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Item - Dragon of Doom

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Online Full Text: Internet Archive
Series: Endless Quest — no. 13
Contained In: The Endless Quest Collectors Set #4 (Collection)
Translated Into: Die Burg des schwarzen Drachen (German)
Dragão da maldição (Portuguese)
El dragón negro (Spanish)
Author: Estes, Rose
Illustrators: Caldwell, Clyde (cover)
Quinn, Harry J. (interior)
Date: November, 1983
ISBN: 0880381000 / 9780880381000
Length: 157 pages
Number of Endings: 13
User Summary: You are Morgan, a young magic user. When you and your pseudo-dragon companion are sent to release your uncle from a 900-year exile, you discover that he plots to destroy the world with the help of an ancient dragon.
Demian's Thoughts:

This is a satisfying read; it manages to give at least a little bit of the feel of an epic fantasy in its relatively few pages.

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Kveto's Thoughts:

In Rose Estes' final book of the series as far as I know, she tries to go out on a somewhat epic tone. You play Morgan, a young mage appointed by a council of magicians to welcome your uncle Zed, a powerful mage. Zed plans to summon Shen, a powerful black dragon.

This book is alright. It has two main paths, one of which will get you a love interest. It's not particularly memorable, but can have a final scene that feels like the film Dragonslayer. The cover art by Larry Elmore is typically awesome.

The annoying talking animal in this one is a pseudo-dragon, a tiny dragon, and I have no idea how you can have a 900+ year old uncle.

Not the best book for Estes to go out on.

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Shadeheart's Thoughts:

[Rating: 7/10]
[Recommended? YES]

The "Endless Quest" series strikes ferociously with perhaps its strongest entry in "Dragon of Doom". Equal parts entertaining and atmospheric, the author - honoring the source material while making it distinctive enough of an original standalone to be universally enjoyable - deserves praise for rising to the occasion here in many senses of the phrase. Though the book could've fared better as either a more straightforward epic fantasy journey OR as a gamebook with a combat system (rather than the choice-making "gameplay"), this is a title that exemplifies the best of these books. Morgan (the clumsy protagonist) and Hinoki (the pseudo-dragon friend) make for an outstanding duo with excellent dialogue and consideration poured into their development; the atmosphere and overall chemistry between scenes and those within them are brilliantly played out quite often. Impressively, there's a real depth behind much of the story, and the immersive engagement with themes and ideas is done on a rather competent level.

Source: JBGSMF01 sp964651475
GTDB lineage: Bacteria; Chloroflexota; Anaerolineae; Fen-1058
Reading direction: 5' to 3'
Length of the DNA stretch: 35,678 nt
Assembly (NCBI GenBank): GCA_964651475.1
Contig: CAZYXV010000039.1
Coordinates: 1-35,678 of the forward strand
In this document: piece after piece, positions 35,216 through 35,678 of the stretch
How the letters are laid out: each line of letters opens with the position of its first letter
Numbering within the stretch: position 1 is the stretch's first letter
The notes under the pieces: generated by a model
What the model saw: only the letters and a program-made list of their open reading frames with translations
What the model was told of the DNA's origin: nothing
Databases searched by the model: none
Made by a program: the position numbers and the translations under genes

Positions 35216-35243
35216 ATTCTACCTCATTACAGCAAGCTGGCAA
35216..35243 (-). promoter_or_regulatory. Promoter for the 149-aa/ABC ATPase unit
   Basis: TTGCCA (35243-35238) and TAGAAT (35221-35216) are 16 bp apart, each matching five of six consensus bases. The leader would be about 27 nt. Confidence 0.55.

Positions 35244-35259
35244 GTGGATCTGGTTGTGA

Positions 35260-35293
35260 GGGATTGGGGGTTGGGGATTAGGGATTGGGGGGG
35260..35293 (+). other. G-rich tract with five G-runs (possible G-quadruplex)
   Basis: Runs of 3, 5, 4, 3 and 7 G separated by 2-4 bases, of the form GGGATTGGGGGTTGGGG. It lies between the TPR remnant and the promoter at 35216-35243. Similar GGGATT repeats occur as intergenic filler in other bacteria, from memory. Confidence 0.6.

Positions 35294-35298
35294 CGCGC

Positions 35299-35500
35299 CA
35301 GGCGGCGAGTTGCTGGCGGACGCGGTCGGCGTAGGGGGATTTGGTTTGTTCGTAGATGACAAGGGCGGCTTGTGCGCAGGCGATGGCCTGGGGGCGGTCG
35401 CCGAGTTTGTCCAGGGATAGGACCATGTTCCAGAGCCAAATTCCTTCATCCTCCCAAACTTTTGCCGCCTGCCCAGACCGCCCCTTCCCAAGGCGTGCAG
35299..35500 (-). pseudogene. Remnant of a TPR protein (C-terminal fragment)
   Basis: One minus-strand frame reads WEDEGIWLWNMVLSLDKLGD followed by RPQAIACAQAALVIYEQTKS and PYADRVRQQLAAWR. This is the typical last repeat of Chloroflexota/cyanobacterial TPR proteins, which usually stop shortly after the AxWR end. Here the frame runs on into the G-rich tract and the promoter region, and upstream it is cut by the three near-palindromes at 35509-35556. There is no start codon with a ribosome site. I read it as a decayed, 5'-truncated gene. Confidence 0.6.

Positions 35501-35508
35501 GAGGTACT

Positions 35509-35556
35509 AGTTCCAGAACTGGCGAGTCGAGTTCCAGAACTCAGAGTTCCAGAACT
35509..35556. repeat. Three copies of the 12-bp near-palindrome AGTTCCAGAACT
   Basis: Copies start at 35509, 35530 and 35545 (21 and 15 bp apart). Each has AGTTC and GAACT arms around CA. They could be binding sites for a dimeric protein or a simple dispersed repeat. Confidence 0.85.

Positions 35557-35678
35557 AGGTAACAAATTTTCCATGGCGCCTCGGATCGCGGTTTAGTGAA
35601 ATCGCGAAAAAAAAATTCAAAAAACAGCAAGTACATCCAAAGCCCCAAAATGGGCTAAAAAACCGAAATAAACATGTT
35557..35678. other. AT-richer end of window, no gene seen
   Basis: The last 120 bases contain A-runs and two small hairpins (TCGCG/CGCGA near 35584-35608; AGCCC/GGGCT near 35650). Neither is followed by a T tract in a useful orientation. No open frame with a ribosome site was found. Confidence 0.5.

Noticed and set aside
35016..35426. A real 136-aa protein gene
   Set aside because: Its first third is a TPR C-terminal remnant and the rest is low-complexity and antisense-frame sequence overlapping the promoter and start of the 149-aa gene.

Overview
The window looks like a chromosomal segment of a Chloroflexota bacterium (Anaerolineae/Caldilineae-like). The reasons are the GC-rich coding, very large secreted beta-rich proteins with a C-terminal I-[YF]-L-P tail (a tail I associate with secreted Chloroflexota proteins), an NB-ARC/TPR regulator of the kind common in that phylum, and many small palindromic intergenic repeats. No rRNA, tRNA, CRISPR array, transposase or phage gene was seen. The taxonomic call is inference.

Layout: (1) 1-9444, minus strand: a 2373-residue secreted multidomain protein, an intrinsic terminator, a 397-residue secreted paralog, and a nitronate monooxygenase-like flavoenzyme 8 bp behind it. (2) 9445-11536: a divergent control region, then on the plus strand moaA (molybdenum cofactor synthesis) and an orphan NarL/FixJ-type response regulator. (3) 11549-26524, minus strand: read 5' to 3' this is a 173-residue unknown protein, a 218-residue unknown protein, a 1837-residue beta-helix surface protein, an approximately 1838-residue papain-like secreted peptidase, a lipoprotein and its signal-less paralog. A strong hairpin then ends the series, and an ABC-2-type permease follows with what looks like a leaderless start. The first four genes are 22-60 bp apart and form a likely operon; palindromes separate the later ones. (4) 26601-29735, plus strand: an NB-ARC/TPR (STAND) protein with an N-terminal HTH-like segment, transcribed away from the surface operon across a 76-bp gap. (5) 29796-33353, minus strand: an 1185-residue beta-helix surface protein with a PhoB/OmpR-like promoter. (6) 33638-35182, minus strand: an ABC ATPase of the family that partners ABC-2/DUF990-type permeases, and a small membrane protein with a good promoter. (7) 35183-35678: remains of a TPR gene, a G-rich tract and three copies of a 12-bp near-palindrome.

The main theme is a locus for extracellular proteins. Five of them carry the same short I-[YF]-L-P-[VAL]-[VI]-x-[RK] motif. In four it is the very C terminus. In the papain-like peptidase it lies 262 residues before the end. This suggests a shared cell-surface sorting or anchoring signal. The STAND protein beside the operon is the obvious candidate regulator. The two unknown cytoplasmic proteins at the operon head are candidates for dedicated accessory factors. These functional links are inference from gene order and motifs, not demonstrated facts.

Excellent handling of humor, characters, scenes, tone, narrative - you name it, it's here and done to near perfection. The author deserves praise for honoring the source material while innovating, making a unique, engaging and pressing storytelling endeavor out of its concept; even though the emotional weight of several endings feel partially rushed (seriously, a longer, more straightforward treatment could've drawn out sequences for maximum effect). A seriously imaginative development in worldbuilding is also present regarding the dragons - innovative as a conceptual concept, open-ended for consideration... and rarely glimpsed in fantasy in this sense during a quest of this kind. Well-rounded and thought through, the experience has a high replay value as a bonus, considering its many paths and evocative decision-making opportunities. Within my endless love of fantasy, this gamebook quest, considering my recommendation standards, is a worthy-enough legend that SHALL pass. ^^

(Mysteriously disappears into the shadows.)

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utfanatic's Thoughts:

Not a bad Endless Quest book, but I'm getting a little tired of the same old "Child out to rescue a loved one" angles. This time however, you are sent to greet your uncle who has been trapped for nearly a millennium. Turns out this uncle is currently up to no good though. A number of questions arose in my mind early on:

Why would the Council of Nine be planning a huge celebration for someone banned for 999 years for using forbidden magic?

Why would they not give you a map to find the location of this mountain?

The text says that your pseudo dragon looks like a miniature red dragon, but is green on the front cover. Other than this mistake, the cover art by Clyde Caldwell is tremendous. Unfortunately, the interior art by Harry Quin is amateurish and not up to par.

The writing is fairly typical of Estes, average to slightly above. Descriptions of the setting are generally lacking and at times, entire days are skipped over. She doesn't really envelop you in the world, but instead concentrates on character dialogue, which is poor to average. Pacing is pretty poor, with the author taking a long time to describe things in a mediocre fashion that shouldn't take nearly as long. The writing shines when the author is describing the Dragon of Doom. There is plenty of moralizing, naturally, and once again, an animal that speaks to your character, this time it's a pseudodragon.

Efforts at battle encounters are weak, with silly resolutions.

Replayability is high, with vastly disparate paths you can take. I suppose I chose quite an easy path the first time and completed the quest quickly and with ease. Ability to backtrack occurs at times, and the author goes on for pages and pages without offering a choice at other times. Not as bad as in Mountain of Mirrors, but at times, you are reading a novella.

I was disappointed by this book, having expected more out of it.

Rating 1-10: 5.5

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Users with Extra Copies: Blame it on Rio
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